A. The Object Relational Designer does not support SQL Server Compact 3.5, although the LINQ to SQL runtime does. In this situation, you must create your own entity classes and add the appropriate attributes.
Q. I used the toolbox inheritance shape in the Object Relational Designer to connect two entities, but I get errors.
A. Creating the relationship is not enough. You must provide information such as the discriminator column, base class discriminator value, and derived class discriminator value.
Q. Is a public provider model available?
A. No public provider model is available. At this time, LINQ to SQL supports SQL Server and SQL Server Compact 3.5 only.
Q. How is LINQ to SQL protected from SQL-injection attacks?
A. SQL injection has been a significant risk for traditional SQL queries formed by concatenating user input. LINQ to SQL avoids such injection by using SqlParameter in queries. User input is turned into parameter values. This approach prevents malicious commands from being used from customer input.
Q. How do I eliminate setters from some properties when I create an object model from a DBML file?
A. Take the following steps for this advanced scenario:
In the .dbml file, modify the property by changing the IsReadOnly flag to
Add a partial class. Create a constructor with parameters for the read-only members.
If you are using the Object Relational Designer in Visual Studio, your changes might be overwritten.
Q. Is System.Data.Linq marked for use by partially trusted code?
A. Yes, the System.Data.Linq.dll assembly is among those .NET Framework assemblies marked with the AllowPartiallyTrustedCallersAttribute attribute. Without this marking, assemblies in the .NET Framework are intended for use only by fully trusted code.
The principal scenario in LINQ to SQL for allowing partially trusted callers is to enable the LINQ to SQL assembly to be accessed from Web applications, where the trust configuration is Medium.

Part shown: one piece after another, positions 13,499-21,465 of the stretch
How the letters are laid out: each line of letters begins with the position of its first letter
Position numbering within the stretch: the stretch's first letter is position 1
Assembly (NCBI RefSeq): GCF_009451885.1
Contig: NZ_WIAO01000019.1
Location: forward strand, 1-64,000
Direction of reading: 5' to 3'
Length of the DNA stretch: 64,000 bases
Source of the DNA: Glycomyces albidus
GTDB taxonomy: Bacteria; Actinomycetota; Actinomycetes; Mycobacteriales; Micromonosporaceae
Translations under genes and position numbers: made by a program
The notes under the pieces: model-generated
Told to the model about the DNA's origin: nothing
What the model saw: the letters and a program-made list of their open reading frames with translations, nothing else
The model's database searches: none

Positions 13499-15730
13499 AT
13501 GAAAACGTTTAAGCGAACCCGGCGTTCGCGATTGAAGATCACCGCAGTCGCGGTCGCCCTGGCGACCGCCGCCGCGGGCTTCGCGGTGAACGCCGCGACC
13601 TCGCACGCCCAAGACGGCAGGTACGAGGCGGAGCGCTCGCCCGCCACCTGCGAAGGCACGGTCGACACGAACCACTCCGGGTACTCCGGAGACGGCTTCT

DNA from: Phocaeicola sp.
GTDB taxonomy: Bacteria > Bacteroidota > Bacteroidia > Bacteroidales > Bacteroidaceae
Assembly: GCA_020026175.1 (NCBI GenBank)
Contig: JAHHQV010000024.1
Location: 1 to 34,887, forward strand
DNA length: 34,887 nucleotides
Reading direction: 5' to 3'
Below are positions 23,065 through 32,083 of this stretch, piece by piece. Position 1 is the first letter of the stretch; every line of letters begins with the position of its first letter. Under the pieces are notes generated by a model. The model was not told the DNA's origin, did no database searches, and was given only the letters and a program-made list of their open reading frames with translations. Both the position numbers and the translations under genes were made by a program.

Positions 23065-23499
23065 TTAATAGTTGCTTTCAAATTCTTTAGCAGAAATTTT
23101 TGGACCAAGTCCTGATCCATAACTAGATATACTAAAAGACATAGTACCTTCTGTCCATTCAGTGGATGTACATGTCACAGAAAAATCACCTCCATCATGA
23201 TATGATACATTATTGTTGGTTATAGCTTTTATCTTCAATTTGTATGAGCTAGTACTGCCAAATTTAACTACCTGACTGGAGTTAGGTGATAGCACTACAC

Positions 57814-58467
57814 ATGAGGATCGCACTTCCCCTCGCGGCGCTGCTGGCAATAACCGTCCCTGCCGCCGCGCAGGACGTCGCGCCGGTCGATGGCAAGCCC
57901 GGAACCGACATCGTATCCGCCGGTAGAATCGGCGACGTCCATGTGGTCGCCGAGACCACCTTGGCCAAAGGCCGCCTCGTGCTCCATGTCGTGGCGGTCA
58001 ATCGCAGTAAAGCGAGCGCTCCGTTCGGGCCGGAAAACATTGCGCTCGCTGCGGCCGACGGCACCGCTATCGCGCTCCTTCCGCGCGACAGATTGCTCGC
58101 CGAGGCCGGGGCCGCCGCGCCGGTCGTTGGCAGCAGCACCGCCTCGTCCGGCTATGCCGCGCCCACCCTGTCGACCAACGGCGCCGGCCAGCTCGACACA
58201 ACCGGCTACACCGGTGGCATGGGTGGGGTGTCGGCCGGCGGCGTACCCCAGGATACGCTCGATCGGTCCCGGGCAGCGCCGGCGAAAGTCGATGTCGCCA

Q. The data in my entity comes from multiple tables. How do I map it?
A. You can create a view in a database and map the entity to the view. LINQ to SQL generates the same SQL for views as it does for tables.
The use of views in this scenario has limitations. This approach works most safely when the operations performed on Table<TEntity> are supported by the underlying view. Only you know which operations are intended. For example, most applications are read-only, and another sizeable number perform
Q. Is there a construct that can help with DataContext pooling?
A. Do not try to reuse instances of DataContext. Each DataContext maintains state (including an identity cache) for one particular edit/query session. To obtain new instances based on the current state of the database, use a new DataContext.
You can still use underlying ADO.NET connection pooling. For more information, see SQL Server Connection Pooling (ADO.NET).
Q. I used one instance of DataContext to store values in the database. However, a second DataContext on the same database does not reflect the updated values. The second DataContext instance seems to return cached values.
A. This behavior is by design. LINQ to SQL continues to return the same instances/values that you saw in the first instance. When you make updates, you use optimistic concurrency. The original data is used to check against the current database state to assert that it is in fact still unchanged. If it has changed, a conflict occurs and your application must resolve it. One option of your application is to reset the original state to the current database state and to try the update again. For more information, see How to: Manage Change Conflicts.
You can also set ObjectTrackingEnabled to false, which turns off caching and change tracking. You can then retrieve the latest values every time that you query.
Q. When I try to call SubmitChanges in read-only mode, I get an error.
A. Read-only mode turns off the ability of the context to track changes.